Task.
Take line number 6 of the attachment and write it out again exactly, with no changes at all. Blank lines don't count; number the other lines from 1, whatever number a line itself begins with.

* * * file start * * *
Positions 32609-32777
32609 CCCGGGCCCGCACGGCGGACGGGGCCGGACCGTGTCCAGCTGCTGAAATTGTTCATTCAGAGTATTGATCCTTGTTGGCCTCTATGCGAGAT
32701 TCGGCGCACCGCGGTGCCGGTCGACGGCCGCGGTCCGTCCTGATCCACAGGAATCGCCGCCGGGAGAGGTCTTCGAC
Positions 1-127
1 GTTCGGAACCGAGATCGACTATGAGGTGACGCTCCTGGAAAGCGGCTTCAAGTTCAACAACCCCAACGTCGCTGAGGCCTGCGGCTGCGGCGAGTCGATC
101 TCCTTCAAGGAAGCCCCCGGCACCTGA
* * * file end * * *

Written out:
101 TCCTTCAAGGAAGCCCCCGGCACCTGA